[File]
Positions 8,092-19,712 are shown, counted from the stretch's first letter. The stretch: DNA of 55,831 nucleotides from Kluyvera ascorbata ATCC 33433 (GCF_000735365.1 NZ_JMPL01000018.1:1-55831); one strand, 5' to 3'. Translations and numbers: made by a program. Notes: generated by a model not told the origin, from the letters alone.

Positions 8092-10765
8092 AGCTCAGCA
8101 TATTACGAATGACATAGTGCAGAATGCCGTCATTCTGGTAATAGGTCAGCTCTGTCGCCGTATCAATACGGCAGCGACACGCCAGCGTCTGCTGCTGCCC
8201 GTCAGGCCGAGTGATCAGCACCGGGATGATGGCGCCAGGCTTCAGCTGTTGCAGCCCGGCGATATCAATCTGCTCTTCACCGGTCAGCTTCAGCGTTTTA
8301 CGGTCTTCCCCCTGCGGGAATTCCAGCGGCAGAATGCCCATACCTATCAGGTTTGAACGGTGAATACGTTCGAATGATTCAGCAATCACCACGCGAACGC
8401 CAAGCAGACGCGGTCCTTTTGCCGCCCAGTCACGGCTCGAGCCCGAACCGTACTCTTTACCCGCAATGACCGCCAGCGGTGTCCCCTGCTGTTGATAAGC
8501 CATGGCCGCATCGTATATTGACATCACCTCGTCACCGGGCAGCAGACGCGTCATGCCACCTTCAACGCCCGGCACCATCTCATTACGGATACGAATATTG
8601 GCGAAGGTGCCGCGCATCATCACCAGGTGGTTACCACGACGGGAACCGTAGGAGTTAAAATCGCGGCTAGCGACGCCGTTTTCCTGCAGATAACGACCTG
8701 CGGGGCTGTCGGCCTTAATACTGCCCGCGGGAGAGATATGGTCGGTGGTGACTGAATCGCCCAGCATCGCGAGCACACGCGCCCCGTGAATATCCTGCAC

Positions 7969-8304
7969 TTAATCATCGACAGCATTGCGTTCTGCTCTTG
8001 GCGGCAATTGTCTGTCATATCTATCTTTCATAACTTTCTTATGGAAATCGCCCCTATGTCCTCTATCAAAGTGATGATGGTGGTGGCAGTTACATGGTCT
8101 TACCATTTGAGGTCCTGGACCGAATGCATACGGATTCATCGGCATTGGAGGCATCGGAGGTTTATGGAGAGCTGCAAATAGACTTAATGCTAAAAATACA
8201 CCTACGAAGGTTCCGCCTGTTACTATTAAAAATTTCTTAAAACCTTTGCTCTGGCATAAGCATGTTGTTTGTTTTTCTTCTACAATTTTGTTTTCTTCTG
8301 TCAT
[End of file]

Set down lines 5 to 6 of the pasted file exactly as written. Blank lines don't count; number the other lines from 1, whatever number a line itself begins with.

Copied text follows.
8201 GTCAGGCCGAGTGATCAGCACCGGGATGATGGCGCCAGGCTTCAGCTGTTGCAGCCCGGCGATATCAATCTGCTCTTCACCGGTCAGCTTCAGCGTTTTA
8301 CGGTCTTCCCCCTGCGGGAATTCCAGCGGCAGAATGCCCATACCTATCAGGTTTGAACGGTGAATACGTTCGAATGATTCAGCAATCACCACGCGAACGC